Best wishes,

 

Peter

The LearnEnglish Team

Soumis par Knightrider le dim 09/03/2014 - 00:28

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Hello there, First of all I'd like to congratulate you on your brilliant work. Your prompt answers are most helpful and very much appreciated. Now, I have a question about the verb "to try" and its different nuance in meaning when followed by a "to+ infinitive" or by an "-ing form": 1) We tried to ring the doorbell, but it was broken. (we weren't able to ring the bell) 2) We tried ringing the doorbell, but there was no answer. (we rang, but with no result) If the -ing form indicates how something is carried out, the attempt we make at something, is the implied meaning of the question:"We tried (to get in by) ringing the doorbell..."? I still find it a bit hard to fully understand the difference between the two constructions. Thank you in advance.

Hi Knightrider,

Thanks for your kinds words - it's always nice to hear appreciation!

try + ing is used to talk about an experiment, i.e. when the result is not certain. try + infinitive and try + ing are used to talk about making an effort to do something.

Sentence 1 indicates exactly what you describe - that an attempt was made, but it failed due to the doorbell being broken. Since there is no mention of the doorbell failing to ring in sentence 2, the more probably meaning is that we weren't sure whether the people were at home, and decided to ring the doorbell to see if they were.

As you can see, the context in which try is used is important to understanding what exactly is meant, and sometimes, even with context, there can be ambiguity.

I hope that helps.

Best wishes,

Kirk
The LearnEnglish Team

Soumis par Rami Reath Diab le jeu 06/03/2014 - 19:33

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Hello again Mr.Peter, Can I ask you another question sometimes after preposition comes ing or tion or infinitive of verbs Can you explain that for me please, because I feel confused sometimes, and can you advise me How can learn English as soon as possible please, because I work as sale manager sometime face problem to write email for my client. Thanks for your support

Hi Rami,

Prepositions take a noun phrase as their object. Sometimes the noun phrase is a simple noun phrase (e.g. after the film) and sometimes it's a noun phrase headed by a nominalised verb, i.e. a verb transformed into a noun (e.g. after watching the film). I can't think of any instance when a preposition is followed by an infinitive - if you have seen this, then please send it to me so I can clarify it for you.

I'm afraid there's no magic bullet for learning English - it's a matter of persistent and careful practise, plus a lot of patience. We plan to add a section on writing email to LearnEnglish in the future, but I'm afraid there's no way to say when that will be published. In the meantime, there are a few pages on writing that you might find useful on the ESOL Nexus. I'm sure you could find some other useful sites by doing an internet search for "ESOL writing emails".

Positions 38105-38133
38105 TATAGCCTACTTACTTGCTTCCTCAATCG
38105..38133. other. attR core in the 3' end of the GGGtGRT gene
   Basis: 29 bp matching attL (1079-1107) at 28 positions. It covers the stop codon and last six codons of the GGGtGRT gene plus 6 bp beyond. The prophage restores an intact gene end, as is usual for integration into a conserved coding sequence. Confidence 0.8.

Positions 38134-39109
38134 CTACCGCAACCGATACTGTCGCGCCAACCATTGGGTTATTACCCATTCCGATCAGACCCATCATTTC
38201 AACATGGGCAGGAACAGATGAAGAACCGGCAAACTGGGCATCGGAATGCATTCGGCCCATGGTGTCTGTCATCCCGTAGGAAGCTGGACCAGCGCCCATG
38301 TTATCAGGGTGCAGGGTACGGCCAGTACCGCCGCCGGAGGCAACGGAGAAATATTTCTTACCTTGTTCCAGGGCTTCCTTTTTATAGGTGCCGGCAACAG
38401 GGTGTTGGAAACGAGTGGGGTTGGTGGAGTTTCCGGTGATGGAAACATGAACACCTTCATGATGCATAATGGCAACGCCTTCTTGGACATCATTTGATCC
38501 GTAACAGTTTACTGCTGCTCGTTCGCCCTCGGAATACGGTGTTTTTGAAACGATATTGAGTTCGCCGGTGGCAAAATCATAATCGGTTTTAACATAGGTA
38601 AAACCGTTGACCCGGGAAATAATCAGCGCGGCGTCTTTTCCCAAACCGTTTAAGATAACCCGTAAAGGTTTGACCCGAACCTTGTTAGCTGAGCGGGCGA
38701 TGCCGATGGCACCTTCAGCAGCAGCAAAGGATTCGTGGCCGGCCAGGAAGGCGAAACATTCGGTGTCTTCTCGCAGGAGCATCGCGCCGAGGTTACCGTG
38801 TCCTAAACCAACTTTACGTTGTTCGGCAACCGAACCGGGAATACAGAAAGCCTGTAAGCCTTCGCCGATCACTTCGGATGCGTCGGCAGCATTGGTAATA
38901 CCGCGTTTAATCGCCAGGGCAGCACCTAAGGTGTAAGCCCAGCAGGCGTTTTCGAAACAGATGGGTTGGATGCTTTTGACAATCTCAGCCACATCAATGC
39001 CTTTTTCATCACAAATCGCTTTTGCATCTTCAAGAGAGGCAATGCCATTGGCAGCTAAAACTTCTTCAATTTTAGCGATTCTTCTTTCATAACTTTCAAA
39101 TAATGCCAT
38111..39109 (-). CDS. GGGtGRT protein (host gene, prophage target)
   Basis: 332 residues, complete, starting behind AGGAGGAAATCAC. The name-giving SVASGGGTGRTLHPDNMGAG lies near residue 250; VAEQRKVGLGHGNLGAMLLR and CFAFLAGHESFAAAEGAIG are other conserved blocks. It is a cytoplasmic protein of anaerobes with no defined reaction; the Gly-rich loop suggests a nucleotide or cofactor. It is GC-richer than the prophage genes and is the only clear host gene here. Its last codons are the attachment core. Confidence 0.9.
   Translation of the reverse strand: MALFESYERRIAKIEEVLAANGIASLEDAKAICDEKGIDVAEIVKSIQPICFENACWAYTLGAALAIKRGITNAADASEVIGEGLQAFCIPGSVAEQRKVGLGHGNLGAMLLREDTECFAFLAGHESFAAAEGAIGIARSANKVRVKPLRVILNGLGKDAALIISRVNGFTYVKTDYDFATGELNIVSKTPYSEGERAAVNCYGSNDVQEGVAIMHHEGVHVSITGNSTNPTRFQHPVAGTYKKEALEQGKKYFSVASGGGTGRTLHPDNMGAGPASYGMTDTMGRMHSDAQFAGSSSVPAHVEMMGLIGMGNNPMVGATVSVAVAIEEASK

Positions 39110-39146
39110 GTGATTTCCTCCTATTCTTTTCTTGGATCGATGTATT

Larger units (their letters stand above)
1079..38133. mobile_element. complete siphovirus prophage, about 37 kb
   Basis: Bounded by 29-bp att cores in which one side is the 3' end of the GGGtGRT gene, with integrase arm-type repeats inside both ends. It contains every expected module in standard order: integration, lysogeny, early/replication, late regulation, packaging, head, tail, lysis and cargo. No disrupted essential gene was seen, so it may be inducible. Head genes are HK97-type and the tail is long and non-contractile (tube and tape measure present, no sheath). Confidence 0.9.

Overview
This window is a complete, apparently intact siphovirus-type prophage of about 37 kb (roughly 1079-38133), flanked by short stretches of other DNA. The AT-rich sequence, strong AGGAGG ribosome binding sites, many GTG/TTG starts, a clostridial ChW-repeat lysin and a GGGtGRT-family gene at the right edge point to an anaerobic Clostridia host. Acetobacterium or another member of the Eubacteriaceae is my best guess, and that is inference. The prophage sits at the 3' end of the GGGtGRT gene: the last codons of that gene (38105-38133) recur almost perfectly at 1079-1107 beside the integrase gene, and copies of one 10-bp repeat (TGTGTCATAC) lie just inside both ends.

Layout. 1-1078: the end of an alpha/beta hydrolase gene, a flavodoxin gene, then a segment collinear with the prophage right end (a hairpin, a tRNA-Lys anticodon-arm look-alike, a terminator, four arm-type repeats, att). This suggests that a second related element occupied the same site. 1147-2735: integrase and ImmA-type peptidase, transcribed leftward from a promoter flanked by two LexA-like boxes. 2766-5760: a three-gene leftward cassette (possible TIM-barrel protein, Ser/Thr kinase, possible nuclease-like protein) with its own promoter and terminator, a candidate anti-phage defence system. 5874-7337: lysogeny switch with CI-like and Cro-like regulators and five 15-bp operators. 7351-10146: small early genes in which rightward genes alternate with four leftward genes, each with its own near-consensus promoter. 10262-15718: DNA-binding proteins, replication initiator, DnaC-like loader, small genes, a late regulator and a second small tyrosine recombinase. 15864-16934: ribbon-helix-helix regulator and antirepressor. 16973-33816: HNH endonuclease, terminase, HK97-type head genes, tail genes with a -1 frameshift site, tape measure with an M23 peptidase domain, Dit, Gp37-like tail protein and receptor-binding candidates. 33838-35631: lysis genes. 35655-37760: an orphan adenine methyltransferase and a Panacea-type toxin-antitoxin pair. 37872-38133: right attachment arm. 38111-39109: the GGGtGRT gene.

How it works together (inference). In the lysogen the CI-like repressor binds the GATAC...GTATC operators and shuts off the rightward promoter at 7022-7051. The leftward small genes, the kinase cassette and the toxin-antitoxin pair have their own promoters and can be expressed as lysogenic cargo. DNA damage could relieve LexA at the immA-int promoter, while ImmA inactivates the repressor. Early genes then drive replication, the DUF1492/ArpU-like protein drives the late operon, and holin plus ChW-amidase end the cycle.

Best wishes,

Kirk
The LearnEnglish Team

Soumis par Rami Reath Diab le sam 15/02/2014 - 20:10

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Hello Mr.peter I'm confused about this as the object of a preposition ex: what about getting her a box of chocolates. and your example: (Some people) +(are not)+ (interested )+(in )+(learning English). (sub)+ (verb to be) + (adj) + ( preposition)+(noun+ing.....) as object

Hello Rami Reath Diab,

I'm not sure exactly what is confusing for you in these examples.  The object of the preposition in each sentence is the noun phrase headed by the -ing form or gerund - i.e. 'learning English' and 'getting her a box of chocolates'.

If you're still confused, or if that hasn't answered your question, please reply to this and I'll be happy to explain futher.

Best wishes,

 

Peter

The LearnEnglish Team

I agree with you after preposition comes ing noun but in this example getting is not object becaue there is no subject and verb before this preposition . many thanks for your prompt replying.

Hello Rami Reath Diab,

Thank you for replying and now that I look at your example again I see that I have indeed misread it.  I rememember when I was studying English grammar it was presented as an example of ellipsis with the full sentence being 'What do you think about...?', but this is 'think' used as an intransitive verb, without an object. Nowadays, 'what about' is generally taught as an idiom followed by a noun or gerund, without deeper analysis.

Once again, thank you for your reply and my apologies for the confusion.

Best wishes,

 

Peter

The LearnEnglish Team

I have many questions for you because I have been 2 months studying English form this website ,it's the best website I have ever seen in my life , I share it to all my friends in Jordan Thanks for all teams and your great support and patience .

Soumis par melcosay le ven 17/01/2014 - 16:00